Thing 9 is focussing on social bookmarking and trying out using Diigo, a social bookmarking tool which allows you to bookmark, tag, highlight and add notes to web pages. I have a nasty habit of not bookmarking stuff and just using Google to find things again but this can often be frustrating and time wasting so I was keen to give Diigo a try.
As mentioned in my previous post about Evernote, I am currently working on a project to put in place systems and processes to ensure we can preserve our digital archives. As you might expect, much of the information and discussion on this happens online. There are lots of people out there and increasingly lots of guidance and case studies so keeping track of everything that is going on can be tricky. Having said that, I think Diigo could be a great way to bring all the resources into one place and organise them into something meaningful for my research. I particularly like the ability to tag things (I do like to tagging stuff – it’s almost like an archive classification scheme but much more flexible because things can have more than one tag) it means that I can have an overall tag of digital preservation and then have more specific tags too. I think this works a lot better than the alternative which would be to create folders within folders on my Internet Explorer favourites list.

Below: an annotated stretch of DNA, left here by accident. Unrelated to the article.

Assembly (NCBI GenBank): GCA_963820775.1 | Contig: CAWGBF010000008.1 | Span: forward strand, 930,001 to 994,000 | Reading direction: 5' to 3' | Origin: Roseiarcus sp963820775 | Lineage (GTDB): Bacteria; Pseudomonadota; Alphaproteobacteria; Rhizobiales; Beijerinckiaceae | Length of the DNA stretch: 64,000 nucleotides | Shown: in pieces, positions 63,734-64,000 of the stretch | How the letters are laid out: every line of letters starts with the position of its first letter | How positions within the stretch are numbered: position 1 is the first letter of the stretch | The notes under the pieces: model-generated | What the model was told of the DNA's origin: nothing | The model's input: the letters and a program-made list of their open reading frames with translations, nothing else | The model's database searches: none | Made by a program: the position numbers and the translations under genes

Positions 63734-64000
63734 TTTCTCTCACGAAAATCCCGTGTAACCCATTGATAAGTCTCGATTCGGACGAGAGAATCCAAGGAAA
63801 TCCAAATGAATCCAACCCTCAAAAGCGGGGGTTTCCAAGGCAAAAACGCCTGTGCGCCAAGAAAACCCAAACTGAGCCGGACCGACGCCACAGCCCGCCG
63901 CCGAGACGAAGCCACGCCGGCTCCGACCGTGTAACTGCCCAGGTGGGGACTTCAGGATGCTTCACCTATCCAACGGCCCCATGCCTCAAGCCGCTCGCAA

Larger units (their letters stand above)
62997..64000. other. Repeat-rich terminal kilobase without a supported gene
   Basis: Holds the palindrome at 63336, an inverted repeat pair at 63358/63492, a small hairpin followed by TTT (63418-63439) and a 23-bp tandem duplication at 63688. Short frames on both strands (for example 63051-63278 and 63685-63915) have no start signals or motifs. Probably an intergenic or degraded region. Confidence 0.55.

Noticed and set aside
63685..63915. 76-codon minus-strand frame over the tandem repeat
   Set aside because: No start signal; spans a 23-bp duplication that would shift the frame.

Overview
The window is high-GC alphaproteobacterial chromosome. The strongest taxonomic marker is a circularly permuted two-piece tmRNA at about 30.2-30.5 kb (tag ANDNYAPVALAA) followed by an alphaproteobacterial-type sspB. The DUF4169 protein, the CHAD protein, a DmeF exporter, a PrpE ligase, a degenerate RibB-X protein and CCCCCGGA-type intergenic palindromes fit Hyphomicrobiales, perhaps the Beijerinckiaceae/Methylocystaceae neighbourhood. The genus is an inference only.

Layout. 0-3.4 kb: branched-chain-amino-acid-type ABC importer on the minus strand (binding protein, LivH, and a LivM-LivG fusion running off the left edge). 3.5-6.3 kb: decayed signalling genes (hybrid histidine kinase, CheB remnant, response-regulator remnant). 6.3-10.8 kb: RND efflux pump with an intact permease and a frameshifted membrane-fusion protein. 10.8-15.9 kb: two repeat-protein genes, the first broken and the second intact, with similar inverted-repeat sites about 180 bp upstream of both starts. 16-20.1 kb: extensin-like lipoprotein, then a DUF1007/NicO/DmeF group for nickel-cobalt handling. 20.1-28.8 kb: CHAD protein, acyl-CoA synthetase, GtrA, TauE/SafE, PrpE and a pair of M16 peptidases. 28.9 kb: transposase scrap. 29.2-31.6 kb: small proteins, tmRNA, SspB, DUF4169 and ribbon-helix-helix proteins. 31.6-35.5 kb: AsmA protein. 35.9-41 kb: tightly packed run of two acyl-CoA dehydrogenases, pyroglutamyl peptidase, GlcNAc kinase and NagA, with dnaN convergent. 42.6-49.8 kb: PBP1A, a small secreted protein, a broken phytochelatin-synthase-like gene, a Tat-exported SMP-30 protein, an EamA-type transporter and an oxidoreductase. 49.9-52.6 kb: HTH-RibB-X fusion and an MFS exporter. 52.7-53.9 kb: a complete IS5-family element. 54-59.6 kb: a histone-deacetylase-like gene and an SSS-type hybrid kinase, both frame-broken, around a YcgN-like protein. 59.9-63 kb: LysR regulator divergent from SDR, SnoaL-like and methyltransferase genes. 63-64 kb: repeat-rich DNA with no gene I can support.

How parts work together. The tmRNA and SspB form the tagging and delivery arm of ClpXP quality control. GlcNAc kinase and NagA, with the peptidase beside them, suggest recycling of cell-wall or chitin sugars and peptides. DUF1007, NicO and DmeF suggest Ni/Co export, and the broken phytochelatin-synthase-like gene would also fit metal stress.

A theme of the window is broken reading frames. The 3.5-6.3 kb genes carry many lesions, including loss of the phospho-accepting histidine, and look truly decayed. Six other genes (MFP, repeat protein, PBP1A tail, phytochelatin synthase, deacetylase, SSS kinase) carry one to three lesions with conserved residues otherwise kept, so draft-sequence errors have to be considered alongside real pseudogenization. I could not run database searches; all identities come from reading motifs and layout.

I found Diigo very easy to set up and start tagging, I added a few of the websites I find particularly useful and a report I’d just discovered about the future of archives and tagged them. I then tried out the highlighting tool which seems like a really useful idea… until it actually came to doing the highlighting. I had selected a 12 line paragraph and was told it contained too many words to highlight. Too many words? I agree it would be wholly pointless to go about highlighting vast swaths of text but one paragraph? It seems ludicrously restrictive. After a quick bit of googling it seems that the limit is 50 words although as Diigo don’t seem to mention it in their help section I’m not sure if this is totally correct.
So, although I think I will still use Diigo for collating digital preservation info (and sharing with colleagues who are also working on it) the highlighting tool seems to be a bit of a damp squib.